When people think about World War II, wondering what it meant for the fate of museum-quality art is probably not the first thing that comes to mind. Yet as the documentary "The Rape of Europa" demonstrates, this is a surprisingly vast and involving topic. Written, produced and directed by Richard Berge, Bonni Cohen and Nicole Newnham and based on the authoritative book of the same name by Lynn H. Nicholas, "Europa" covers a lot of territory and is packed with information. It also tells a series of wonderful stories, many of which are fascinating enough to inspire movies of their own. That art was on the World War II agenda at all is because of the unexpected makeup of German leader Adolf Hitler. As a young man he was eager to be an artist, but being turned down by the Academy of Fine Arts Vienna left him with a fierce hatred of modern art. That led, once he took power, to an "unrelenting war of purification" against what he considered degenerate art, a wholesale removal of 16,000 works from museum walls. But Hitler didn't just purge all he hated, he also stole what he coveted, which was a lot. And his passion for art mandated a parallel passion in his subordinates; Hermann Goering, for instance, had 1,700 paintings, more than most museums, at his country estate. This led to industrial-strength looting of occupied countries, a plundering so systematic that German bureaucrats made up lists of desired artworks as part of their invasion plans. Some of the most interesting stories in "Europa" have to do with how Paris' Louvre reacted to the impending invasion of France. Almost everything that could be moved, including the large and fragile Winged Victory of Samothrace, was carted up and sent out of town in a convoy of some 300 trucks. Specific curators were assigned specific works of art to look after, and the daughter of the couple assigned the Mona Lisa tells of how it was transported in a specially sealed ambulance. Once the Germans occupied Paris, things got more complex. Rather than go after what the French had hid, the Germans looted art from Jewish apartments. Before being shipped back to Germany, the paintings were stored in the Jeu de Paume, where a woman named Rose Valland kept clandestine records of each painting, records that were essential in recovering the art after the war. Aside from art, the Germans also confiscated furniture, and the story is told of a prisoner in Auschwitz, detailed to help ship the furniture to Germany, who was shocked to come across his own family's household goods, including personal photographs, among the prizes of war. For the invading American troops, how to treat historically and artistically significant buildings during attacks became such a major issue that a presidential commission was appointed to look into it and ruled that these structures should be saved whenever possible. A famous test case where this was not done was the 1944 battle around Italy's Monte Cassino monastery, an ancient site destroyed by American bombers because of fears that Germans were dug in inside. After the deed was done, German newsreels showed footage of the damage and accused the Americans of being "desecraters of European culture." "The Rape of Europa" details all these absorbing stories and more, even going into the postwar fights about who owns what painting that culminated in the sale of Gustav Klimt's Portrait of Adele Bloch-Bauer I for a record $135 million. The picture painted by this film is not pretty, but it is a difficult one to turn away from. --Kenneth Turan, Los Angeles Times Staff Writer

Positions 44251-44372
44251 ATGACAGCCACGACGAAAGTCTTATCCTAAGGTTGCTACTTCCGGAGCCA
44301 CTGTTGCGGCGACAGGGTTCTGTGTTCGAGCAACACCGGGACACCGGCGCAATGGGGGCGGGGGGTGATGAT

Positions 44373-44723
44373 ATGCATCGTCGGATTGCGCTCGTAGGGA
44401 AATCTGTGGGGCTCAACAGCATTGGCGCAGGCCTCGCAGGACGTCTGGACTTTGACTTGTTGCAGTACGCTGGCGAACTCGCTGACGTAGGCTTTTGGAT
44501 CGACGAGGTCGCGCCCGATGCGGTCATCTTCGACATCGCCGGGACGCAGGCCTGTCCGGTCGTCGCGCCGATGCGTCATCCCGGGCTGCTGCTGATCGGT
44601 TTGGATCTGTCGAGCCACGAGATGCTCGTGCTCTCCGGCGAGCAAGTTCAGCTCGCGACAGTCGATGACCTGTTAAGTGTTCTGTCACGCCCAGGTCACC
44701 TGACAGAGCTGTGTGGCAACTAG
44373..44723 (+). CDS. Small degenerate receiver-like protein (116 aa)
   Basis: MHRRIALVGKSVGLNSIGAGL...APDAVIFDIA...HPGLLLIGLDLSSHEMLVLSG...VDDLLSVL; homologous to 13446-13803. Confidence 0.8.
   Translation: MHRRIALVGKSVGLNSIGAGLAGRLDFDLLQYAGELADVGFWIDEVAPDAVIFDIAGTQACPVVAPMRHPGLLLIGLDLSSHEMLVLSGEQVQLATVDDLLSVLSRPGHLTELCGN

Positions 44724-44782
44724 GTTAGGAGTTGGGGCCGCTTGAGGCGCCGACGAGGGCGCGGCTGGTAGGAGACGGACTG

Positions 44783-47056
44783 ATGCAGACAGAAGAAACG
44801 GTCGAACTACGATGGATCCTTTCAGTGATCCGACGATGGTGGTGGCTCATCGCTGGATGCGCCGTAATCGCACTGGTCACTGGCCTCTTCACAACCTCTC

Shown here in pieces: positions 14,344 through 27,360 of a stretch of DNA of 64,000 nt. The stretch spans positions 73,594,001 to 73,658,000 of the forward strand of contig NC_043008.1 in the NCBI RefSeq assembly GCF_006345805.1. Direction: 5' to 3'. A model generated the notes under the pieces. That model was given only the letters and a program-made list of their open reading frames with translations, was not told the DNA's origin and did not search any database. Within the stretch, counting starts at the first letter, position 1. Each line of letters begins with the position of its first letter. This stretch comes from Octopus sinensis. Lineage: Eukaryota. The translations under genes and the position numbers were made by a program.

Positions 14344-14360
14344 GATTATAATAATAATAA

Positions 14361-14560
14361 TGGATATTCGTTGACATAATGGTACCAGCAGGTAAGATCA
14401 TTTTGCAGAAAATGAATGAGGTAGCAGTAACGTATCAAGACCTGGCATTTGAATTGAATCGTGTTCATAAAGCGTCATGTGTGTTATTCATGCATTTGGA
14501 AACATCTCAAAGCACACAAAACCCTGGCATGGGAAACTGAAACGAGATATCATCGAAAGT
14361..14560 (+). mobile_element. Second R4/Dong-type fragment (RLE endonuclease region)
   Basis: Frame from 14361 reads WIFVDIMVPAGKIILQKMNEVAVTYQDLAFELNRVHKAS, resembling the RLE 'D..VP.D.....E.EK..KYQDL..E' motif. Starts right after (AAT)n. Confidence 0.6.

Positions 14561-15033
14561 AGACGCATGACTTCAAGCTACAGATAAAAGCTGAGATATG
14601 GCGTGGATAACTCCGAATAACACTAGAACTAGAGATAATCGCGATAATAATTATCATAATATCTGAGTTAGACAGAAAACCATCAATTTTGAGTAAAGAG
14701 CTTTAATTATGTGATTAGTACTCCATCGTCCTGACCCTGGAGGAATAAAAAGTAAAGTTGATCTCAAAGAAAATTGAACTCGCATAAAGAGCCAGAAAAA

Austria, the joke goes, convinced the world that Beethoven was Austrian and Hitler German when, in fact, it's the reverse. A quip of similar vintage came from modernist painter Oskar Kokoschka, who was admitted to Vienna's Academy of Fine Arts in 1907, the same year Hitler's application was spurned. "If it had been the other way around, I would have run the world quite differently," Kokoschka cracked. Would that it had been. Did the academy's rejection of the future Führer inspire his plunder of Europe's cultural masterpieces and his wholesale destruction of work he deemed unworthy? The Rape of Europa is equal parts history, thriller and inspirational. It's a provocative account of the theft, recovery and repatriation of these artworks that considers the Hitler question. It's an epic about the battle to define Western culture that was a subtext of World War II. And it's a jaw-dropping suspenser introducing those unsung heroes who, in the words of one Florentine, scored a "victory of beauty over horror." Hitler, whose aesthetic war aligned with his political one, waged a two-front culture war. He greedily annexed the works of those he deemed superior (French, Italian) and systematically destroyed those he considered "degenerate" (i.e., Jewish, Slavic). While he professed that Jews were racially inferior, this didn't stop him from "shopping" in the collections of Jews interned in concentration camps as though they were art galleries. Inspired by Lynn Nicholas' award-winning book of the same title, Europa cuts a swath from Vienna to Paris, from Pisa to Leningrad. This epic saga of lost and sometimes found is powerfully illustrated through case histories and glorious works of art. Consider the case of Jacques Altman, a Parisian Jew taken into Nazi custody and ordered to sort through a mountain of art and artifacts seized from the apartments of Jews deported to death camps. His grief over the death of his parents and brothers was compounded by finding the effects from his family home, including photos he had to leave behind when he was sent to a concentration camp. Or consider the plight of Maria Altmann, the Vienna-born heir of the Bloch-Bauer family, Jewish sugar merchants. Her family's home was commandeered by the Nazis, who seized Gustav Klimt's shimmering portraits of her aunt, Adele Bloch-Bauer, and hung them in the Austrian National Gallery. After a protracted legal fight, Altmann was awarded the Klimt paintings. (In 2006, she sold one to cosmetics mogul Ronald Lauder for $135 million, the most ever paid for a painting. Today, it is the centerpiece of the collection at New York's Neue Galerie.) The film by Richard Berge, Bonni Cohen and Nicole Newnham celebrates the underknown heroes of the French Resistance who safeguarded masterworks such as the Mona Lisa and Winged Victory. It also glorifies the little-known "Monuments Men" of the U.S. military, charged with protecting works of art and architecture from Axis annexation and Allied bombs. The Monuments Men literally mined for lost artworks, finding missing treasures in a salt mine at Alt Aussee in Austria and Florentine masterpieces in an Alpine prison. The return of their art - their patrimony and pride - occasioned a jubilant victory parade in Florence in 1945. Throughout the film its makers pose the question of whether saving a work of art is as important as saving a human life. The question is not answered, and perhaps ultimately unanswerable. Yet Europa movingly shows how for many, art and artifacts are living things. The film's final scenes focus on a German man dedicated to reuniting confiscated sterling silver Torah ornaments to the descendents their original owners. When he returns the rimonim, the bell-festooned "hats" that bedeck the holy scrolls, to a congregation, their music rings dow --Carrie Rickey, Philadelphia Inquirer Movie Critic